Five Things to Know About Notre Dame Before Its Season Opening Top-Five Clash With Ohio State

Game week is here.

We’re just five days away from Ohio State’s first contest of the season, and there’s even more excitement than usual due to the opponent that comes to Columbus Week 1.

The Buckeyes, ranked No. 2 in the preseason AP poll, match up with No. 5 Notre Dame under the lights at Ohio Stadium for the first meeting between the two legendary Midwest college football programs in seven years.

While the Fighting Irish still haven’t won a national title since 1988, they’ve consistently been in the mix as a College Football Playoff contender, making two appearances in the past four seasons alone. Notre Dame hasn’t lost more than two games in a season since 2017, and its preseason ranking speaks volumes about what pundits expect first-year head coach (and former Buckeye linebacker) Marcus Freeman can do with the program in short order.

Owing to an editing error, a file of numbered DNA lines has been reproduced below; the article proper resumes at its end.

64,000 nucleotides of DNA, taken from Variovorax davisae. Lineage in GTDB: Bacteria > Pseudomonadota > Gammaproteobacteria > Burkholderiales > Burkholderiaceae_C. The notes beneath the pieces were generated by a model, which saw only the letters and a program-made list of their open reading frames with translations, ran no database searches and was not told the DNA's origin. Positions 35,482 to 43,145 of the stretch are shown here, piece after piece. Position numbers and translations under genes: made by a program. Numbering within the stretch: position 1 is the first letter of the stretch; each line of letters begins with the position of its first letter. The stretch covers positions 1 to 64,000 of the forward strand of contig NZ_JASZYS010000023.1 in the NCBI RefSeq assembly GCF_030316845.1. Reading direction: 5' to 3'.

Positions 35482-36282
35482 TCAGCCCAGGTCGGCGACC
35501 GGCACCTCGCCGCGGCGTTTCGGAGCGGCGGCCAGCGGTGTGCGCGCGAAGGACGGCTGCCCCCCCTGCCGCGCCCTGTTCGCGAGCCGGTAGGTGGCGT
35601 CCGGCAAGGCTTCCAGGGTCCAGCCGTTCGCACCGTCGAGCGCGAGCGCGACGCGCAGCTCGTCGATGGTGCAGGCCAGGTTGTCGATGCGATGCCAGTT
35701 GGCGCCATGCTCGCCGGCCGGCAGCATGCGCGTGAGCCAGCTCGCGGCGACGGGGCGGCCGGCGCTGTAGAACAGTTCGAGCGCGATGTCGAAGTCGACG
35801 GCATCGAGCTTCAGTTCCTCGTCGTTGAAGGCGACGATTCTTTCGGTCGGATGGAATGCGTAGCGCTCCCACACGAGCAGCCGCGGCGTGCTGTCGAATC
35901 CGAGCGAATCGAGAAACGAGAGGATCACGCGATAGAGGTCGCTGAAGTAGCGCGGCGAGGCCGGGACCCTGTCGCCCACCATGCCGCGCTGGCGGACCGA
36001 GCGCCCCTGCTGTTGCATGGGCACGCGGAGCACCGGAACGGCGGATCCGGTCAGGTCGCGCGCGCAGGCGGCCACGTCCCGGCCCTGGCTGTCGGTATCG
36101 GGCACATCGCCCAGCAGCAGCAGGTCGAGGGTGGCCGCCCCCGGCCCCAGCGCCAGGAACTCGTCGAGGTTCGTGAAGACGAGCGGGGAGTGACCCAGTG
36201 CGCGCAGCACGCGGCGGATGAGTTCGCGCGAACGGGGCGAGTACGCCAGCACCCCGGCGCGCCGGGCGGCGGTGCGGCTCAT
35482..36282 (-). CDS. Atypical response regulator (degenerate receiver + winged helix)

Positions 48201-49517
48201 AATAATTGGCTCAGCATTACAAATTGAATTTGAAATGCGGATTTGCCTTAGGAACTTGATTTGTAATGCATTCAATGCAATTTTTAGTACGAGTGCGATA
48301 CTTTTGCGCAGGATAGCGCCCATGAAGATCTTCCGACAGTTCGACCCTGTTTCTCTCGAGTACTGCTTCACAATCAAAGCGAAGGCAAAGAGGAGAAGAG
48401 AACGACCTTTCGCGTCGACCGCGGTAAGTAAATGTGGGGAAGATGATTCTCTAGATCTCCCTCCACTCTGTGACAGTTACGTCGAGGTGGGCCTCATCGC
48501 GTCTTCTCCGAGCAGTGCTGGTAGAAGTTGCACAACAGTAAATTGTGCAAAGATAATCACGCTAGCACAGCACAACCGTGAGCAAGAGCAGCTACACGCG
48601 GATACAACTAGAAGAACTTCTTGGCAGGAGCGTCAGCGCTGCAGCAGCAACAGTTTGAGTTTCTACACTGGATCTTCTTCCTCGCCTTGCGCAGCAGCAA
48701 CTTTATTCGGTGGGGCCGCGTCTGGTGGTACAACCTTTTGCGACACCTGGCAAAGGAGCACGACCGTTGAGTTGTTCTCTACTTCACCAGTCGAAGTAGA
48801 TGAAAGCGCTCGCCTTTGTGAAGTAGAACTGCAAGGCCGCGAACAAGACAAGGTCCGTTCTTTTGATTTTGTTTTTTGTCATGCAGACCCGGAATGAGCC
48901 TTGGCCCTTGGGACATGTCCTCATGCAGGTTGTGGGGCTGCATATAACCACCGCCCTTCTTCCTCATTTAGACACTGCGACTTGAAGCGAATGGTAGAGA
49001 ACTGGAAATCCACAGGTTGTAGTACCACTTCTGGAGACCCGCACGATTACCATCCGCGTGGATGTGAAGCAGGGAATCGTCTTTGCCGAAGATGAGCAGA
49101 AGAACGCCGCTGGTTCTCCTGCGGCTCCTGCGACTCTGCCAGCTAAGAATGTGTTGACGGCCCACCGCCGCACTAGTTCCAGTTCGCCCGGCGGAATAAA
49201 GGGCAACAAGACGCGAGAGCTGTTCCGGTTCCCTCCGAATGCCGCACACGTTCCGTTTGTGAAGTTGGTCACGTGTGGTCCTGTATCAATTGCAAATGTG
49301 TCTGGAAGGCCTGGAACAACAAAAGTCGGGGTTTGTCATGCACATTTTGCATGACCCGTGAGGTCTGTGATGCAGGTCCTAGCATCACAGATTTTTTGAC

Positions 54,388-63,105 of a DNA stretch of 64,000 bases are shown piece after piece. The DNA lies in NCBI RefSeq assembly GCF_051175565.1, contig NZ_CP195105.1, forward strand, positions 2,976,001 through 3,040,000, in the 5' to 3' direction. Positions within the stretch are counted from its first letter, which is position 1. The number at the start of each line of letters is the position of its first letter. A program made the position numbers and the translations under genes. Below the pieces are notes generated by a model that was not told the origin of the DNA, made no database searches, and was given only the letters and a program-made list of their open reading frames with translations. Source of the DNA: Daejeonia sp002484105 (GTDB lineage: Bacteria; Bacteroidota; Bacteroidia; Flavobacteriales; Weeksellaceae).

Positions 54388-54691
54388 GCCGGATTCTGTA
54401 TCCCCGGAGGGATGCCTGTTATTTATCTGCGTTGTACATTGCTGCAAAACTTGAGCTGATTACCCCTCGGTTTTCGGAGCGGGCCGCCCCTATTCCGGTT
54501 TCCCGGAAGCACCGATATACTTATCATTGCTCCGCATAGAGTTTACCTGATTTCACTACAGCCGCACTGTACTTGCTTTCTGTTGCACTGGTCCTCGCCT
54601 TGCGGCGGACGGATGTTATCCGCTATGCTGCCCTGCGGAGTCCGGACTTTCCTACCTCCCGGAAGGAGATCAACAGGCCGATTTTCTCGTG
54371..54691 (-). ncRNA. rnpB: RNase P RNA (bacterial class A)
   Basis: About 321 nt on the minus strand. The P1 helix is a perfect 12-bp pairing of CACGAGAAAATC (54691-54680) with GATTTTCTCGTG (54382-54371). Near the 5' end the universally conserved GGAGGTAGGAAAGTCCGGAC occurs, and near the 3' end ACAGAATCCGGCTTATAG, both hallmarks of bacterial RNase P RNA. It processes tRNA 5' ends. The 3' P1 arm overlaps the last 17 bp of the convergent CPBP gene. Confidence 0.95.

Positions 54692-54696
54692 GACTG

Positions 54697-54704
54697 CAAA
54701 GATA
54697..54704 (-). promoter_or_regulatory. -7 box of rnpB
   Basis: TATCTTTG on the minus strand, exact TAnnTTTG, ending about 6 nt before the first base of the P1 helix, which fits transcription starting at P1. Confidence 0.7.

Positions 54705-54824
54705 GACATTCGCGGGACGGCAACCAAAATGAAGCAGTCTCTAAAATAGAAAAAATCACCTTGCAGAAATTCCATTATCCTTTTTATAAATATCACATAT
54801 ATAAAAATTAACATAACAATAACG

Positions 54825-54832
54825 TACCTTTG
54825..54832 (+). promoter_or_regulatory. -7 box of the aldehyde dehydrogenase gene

As we count down the days before the 7:30 pm kickoff on Saturday, here are five things to know about the Fighting Irish ahead of the season opener.

First-year head coach

For the first time in 13 years, Notre Dame will open a season with a head coach not named Brian Kelly.

Once Kelly left for LSU in the offseason, former defensive coordinator and linebackers coach Marcus Freeman – also a former Buckeye linebacker (2004-08) and graduate assistant (2010) – was promoted to be the 30th head coach in Fighting Irish history. Freeman’s first Irish team holds its highest preseason ranking in the AP poll in 16 years.